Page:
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Media Coverage

  • Twenty years ago, the world faced a devastating pandemic that was spreading rapidly around the world. Then, 5 million people were being infected with HIV and 3 million were dying from AIDS each year. In 2020, an estimated 1.5 million people were infected with HIV, and AIDS killed an estimated 680,000 people. This progress did more than save lives; it built the public health foundations that many countries now use to confront the COVID-19 pandemic.

    January 28, 2022
    The Hill
  • Today, HIV can be kept under control, but for most people, there is no cure because the virus can become dormant so HIV medicines have no effect. That could change in future, now progress has been made in waking up dormant viruses. People with HIV can take antiviral medicines that stop the virus from reproducing, giving them nearly normal lifespans. But HIV inserts copies of its genetic material into human immune cells, which then become dormant.

    January 26, 2022
    New Scientist
  • Clinical trials are not often diverse — meaning medical solutions often don’t account for the needs of a wide range of communities. A 2020 global analysis of participation in clinical trials found that 76 percent of participants were white, 11 percent Asian, and 7 percent Black.

    January 26, 2022
  • Over two decades, more than 80 percent of transgender women living with HIV had ever received HIV care, more than 70 percent were currently in care and more than 60 percent had an undetectable viral load, according to a systematic review and meta-analysis published in the journal AIDS. There were not enough data on trans men to do a similar analysis for that population.

    January 25, 2022
  • The pandemic has brought back painful memories for Eric Sawyer, a founding member of the AIDS advocacy group ACT UP, who also lost his partner to the disease. "The misinformation, the hysteria, the spread of just absolute lies (and) the attempts by individuals to address it being part of the problem," said Sawyer, who also worked with the UN's HIV/AIDS program.

    January 25, 2022
    France 24
  • In December, the International Partnership for Microbicides (IPM) pulled its application for FDA approval for the pre-exposure prophylaxis (PrEP) ring. Now, one year after the World Health Organization recommended the ring for member nations, there appears to be no path forward in the United States for either the dapivirine-only ring, or an approach that would change the game: a vaginal ring that supplies both contraception and HIV prevention.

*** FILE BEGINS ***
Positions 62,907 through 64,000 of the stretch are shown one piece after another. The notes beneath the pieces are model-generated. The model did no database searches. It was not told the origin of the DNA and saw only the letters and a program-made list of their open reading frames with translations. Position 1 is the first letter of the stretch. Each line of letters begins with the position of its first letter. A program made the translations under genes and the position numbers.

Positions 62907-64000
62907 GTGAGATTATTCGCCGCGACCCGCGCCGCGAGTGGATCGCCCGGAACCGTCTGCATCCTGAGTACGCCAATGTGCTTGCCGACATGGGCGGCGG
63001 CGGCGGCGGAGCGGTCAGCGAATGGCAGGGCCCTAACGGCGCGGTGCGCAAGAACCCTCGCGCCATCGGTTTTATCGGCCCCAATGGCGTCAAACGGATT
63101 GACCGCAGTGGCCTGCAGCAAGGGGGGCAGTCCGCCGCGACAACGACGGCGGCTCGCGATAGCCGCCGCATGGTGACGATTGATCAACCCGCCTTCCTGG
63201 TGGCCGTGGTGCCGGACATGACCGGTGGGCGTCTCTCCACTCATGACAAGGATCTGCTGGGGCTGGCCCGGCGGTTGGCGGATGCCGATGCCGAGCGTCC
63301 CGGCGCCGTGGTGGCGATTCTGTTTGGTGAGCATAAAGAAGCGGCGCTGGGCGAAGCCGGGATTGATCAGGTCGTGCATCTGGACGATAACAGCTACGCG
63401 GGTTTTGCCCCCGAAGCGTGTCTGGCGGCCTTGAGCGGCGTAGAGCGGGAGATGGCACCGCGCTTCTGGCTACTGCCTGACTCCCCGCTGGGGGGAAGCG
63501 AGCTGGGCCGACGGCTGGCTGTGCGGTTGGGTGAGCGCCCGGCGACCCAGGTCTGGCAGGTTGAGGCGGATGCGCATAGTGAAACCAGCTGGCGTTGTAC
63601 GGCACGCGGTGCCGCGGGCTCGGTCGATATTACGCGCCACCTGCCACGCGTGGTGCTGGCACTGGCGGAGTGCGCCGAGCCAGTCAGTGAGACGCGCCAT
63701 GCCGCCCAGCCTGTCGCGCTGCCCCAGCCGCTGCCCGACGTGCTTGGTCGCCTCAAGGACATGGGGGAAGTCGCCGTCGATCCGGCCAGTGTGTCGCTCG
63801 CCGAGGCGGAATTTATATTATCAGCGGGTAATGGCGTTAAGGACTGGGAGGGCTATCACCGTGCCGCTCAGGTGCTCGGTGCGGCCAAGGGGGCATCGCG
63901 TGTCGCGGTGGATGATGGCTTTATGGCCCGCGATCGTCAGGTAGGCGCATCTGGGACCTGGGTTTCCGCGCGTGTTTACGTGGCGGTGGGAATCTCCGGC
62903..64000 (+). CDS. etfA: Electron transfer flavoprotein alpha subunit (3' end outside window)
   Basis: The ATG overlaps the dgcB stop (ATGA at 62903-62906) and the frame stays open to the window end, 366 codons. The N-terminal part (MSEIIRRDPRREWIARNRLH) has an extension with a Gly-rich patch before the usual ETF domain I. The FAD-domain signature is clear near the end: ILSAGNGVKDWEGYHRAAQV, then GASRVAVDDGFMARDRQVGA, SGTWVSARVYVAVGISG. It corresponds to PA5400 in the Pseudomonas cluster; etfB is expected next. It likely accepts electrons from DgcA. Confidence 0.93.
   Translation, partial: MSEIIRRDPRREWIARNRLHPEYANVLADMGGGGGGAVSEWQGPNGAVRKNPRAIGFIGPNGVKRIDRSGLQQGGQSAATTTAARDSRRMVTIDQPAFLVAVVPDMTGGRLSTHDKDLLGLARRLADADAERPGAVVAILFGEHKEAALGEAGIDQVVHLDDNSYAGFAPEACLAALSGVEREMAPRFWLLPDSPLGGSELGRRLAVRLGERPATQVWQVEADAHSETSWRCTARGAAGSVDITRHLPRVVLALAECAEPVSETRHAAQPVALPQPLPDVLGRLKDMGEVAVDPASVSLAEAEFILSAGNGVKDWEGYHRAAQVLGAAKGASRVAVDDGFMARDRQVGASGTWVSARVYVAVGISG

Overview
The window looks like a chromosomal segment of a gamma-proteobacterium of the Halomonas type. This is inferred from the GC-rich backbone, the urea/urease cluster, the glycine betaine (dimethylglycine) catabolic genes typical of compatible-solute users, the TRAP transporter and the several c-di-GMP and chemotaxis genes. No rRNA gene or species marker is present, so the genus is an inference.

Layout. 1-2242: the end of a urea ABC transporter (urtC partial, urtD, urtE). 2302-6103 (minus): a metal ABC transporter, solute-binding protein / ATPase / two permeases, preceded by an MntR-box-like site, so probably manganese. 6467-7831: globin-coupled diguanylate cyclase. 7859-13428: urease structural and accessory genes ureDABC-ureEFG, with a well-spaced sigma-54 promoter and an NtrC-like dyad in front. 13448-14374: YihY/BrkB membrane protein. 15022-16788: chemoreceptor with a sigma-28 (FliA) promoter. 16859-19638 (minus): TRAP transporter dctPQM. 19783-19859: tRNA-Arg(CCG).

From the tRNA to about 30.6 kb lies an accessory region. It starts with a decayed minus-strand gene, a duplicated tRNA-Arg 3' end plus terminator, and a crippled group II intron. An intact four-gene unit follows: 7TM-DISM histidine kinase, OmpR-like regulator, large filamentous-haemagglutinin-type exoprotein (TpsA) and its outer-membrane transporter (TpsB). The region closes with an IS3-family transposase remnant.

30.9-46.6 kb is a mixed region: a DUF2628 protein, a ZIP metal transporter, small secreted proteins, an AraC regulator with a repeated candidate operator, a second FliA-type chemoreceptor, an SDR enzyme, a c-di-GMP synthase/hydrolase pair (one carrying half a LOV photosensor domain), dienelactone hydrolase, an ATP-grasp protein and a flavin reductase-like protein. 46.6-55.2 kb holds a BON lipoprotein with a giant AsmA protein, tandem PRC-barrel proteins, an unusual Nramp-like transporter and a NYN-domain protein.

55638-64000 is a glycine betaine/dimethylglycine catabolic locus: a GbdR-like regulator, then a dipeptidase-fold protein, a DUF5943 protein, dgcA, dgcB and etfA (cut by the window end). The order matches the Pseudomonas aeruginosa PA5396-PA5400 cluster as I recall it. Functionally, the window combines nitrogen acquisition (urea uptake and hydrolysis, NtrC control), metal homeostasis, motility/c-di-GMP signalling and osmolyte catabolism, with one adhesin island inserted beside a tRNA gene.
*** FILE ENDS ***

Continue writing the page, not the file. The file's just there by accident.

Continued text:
January 24, 2022
  • London’s 56 Dean Street, the largest sexual health clinic in Europe, has just reported its latest data on new HIV diagnoses. They show that while the number of new diagnoses among its users continued to fall in 2020, the proportion who had been recently taking pre-exposure prophylaxis (PrEP) considerably increased.

    January 24, 2022
  • We must make an effort to understand what drives people to behave in certain ways, why certain behaviours perceived as risky are important to them, and meet them where they are by acknowledging and respecting their value systems. Social, affective and cultural factors are at play. Desire, pleasure, the pull of intimacy, the need for proximity and physical contact are important in determining what people ultimately do.

    January 21, 2022
    The Guardian
  • Researchers have looked at the social and economic benefits of starting people with HIV on immediate treatment. This is called ‘test and treat’. The alternative is to start people on treatment when HIV advances to a certain level. But test and treat is better because it enables people with HIV to maintain their health. Because it helps people become virally suppressed it also reduces HIV transmission.

    January 21, 2022
  • In sub-Saharan Africa, adolescent girls and young women (AGYW, aged 15–24 years) bear a disproportionate burden of HIV infection, as they are more than twice as likely to acquire HIV than their male counterparts. Fortunately, oral pre-exposure prophylaxis (PrEP) is a self-initiated option to reduce AGYW's HIV risk; however, oral PrEP uptake remains low among AYGW. Perceived stigma and low risk perception are some reasons that preclude AGYW from seeking out oral PrEP.

    January 20, 2022

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